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Franklin Square

Questions, Suggestions, & References

by Neil Abrahams

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Back to Franklin Square
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Questions

Here are some ideas for questions:

Is it possible to make a Franklin Cube with some or all of the properties of the square? Which properties?

Can some of the observations be combined to discover new magical or half-magical shapes?

Can the construction algorithm and some observations be used to say more about the value of specific cells on the square?

Can Observation 17 be changed into an if, only if, statement regarding where on-their-side Vs must be located in order to be magic? Can you prove it?

Can the locations of the median value cells in each column be predicted? If so, can the prediction be proven?

What is the mean value of the range of all of the columns of a Franklin Square?

Which columns of a Franklin Square have the least range? How can Observation 13 be extended?

Devise a proof for observation 2.

Spreadsheet Suggestions:

If you are an experienced user of spreadsheets, you can probably devise a way of easily generating Franklin Squares. If you aren't, this might be helpful.

After placing the values in the seed columns manually, use logical tests in the formula for a cell's value to determine the odd/even value of the column and of the row it is in. Based upon that information, you can devise an expression using both the row's seed value and the value of the previous cell to determines the cell's value.

Spreadsheets expedite the testing of conjectures. Say a student suspects that some checkerboard-like pattern of n cells is magical. He or she can select a cell well off the square, click on auto-sum, and then select cells falling into that pattern on the sheet using the Control key with the Windows version of Excel (your spreadsheet may differ), then press Enter when done. If the sum is the magic constant, he or she can then reselect the cell and drag the mouse so that many other cells are selected and use the Edit Fill command to obtain the values of the same shaped groups of cells on the square which are in the same positions relative to the initial group of cells as the cells just filled are relative to the initial off-square cell. One caution in this is that some of the new groups evaluated may include empty cells, but students would probably recognize this if it occurred.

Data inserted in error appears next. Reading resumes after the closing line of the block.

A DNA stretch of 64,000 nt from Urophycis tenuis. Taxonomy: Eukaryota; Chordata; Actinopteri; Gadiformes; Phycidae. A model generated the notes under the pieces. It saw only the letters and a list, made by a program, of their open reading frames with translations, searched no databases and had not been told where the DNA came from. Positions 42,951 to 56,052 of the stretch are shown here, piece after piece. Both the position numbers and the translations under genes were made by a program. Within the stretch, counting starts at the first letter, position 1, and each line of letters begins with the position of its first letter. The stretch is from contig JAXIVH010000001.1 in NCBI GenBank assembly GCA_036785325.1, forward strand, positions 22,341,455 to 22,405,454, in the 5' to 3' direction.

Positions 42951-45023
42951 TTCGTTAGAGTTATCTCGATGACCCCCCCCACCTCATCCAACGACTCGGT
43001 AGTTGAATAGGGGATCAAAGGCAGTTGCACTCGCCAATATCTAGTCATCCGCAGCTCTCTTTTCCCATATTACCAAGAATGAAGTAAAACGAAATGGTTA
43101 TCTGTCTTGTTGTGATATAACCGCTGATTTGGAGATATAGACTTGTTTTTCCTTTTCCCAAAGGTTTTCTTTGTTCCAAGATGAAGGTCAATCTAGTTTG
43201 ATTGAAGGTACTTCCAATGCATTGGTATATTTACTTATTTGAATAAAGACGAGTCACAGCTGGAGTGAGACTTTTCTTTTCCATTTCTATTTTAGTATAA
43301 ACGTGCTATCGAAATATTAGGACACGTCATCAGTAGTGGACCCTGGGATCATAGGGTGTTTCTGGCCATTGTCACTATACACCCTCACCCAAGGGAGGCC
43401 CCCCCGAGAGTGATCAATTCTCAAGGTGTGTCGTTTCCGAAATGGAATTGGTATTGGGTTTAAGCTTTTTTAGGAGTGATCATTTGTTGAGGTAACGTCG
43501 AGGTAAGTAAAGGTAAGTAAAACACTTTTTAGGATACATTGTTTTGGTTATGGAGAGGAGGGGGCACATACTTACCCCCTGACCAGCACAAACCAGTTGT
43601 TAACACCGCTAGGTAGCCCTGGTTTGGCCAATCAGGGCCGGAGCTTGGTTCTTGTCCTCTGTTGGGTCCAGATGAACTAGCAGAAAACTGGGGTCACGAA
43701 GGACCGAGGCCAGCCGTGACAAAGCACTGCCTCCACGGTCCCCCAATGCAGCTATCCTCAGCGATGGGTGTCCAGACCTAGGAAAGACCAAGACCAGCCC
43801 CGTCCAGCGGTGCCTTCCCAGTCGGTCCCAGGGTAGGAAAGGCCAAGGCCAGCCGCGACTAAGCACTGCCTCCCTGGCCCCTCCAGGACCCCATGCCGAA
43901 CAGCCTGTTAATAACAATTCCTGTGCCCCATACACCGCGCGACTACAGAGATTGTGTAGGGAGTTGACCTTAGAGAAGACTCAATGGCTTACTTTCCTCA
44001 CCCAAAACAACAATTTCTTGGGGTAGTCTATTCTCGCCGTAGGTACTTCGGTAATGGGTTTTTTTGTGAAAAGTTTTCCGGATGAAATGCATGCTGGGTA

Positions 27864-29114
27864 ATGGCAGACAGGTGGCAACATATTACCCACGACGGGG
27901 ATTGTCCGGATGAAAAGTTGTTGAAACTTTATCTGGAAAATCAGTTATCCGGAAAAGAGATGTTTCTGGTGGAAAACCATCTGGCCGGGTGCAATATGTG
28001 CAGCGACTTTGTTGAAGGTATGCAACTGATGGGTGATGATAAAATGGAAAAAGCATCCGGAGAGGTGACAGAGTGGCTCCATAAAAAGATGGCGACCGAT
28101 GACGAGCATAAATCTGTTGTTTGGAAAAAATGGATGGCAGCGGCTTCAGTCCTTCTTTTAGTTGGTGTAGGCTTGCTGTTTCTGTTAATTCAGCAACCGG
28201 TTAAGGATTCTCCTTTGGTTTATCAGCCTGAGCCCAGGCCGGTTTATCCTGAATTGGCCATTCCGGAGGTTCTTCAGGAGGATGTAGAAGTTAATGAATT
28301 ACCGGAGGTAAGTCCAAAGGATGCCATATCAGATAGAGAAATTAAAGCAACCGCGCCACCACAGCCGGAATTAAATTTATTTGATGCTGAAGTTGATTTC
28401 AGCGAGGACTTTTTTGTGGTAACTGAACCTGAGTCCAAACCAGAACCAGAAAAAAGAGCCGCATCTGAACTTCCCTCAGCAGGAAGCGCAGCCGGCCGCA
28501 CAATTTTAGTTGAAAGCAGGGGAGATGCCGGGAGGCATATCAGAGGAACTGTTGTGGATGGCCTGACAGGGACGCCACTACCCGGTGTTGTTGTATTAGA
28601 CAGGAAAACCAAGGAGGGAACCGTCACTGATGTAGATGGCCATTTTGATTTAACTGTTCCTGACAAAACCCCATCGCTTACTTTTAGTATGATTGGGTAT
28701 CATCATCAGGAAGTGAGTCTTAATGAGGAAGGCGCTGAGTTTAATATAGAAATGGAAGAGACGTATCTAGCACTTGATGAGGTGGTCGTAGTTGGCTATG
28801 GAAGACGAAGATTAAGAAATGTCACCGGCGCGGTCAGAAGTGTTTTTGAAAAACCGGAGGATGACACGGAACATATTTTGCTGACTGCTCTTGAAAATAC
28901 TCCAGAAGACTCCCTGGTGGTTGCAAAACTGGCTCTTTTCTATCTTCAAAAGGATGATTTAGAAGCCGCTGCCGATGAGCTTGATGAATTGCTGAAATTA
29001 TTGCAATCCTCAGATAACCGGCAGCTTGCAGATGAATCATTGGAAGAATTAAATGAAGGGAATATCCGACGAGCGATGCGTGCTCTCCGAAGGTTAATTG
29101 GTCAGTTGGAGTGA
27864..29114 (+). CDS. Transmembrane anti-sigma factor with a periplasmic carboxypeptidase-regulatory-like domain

References

Olivastro, Dominic. 1993. Ancient Puzzles: Classic Brainteasers and Other Timeless

Mathematical Games of the Last 10 Centuries. New York: Bantam Books. Henrich, Christopher J. "Magic Squares and Linear Algebra." American Mathematical Monthly 98 (June-July 1991): 481-88.

Patel, Lalbhai D. "The secret of Franklin's 8 X 8 'magic' square. (Benjamin Franklin)."

Journal of Recreational Mathematics 23 (Fall 1991):175-83.



Questions? Comments? Write to Neil Abrahams


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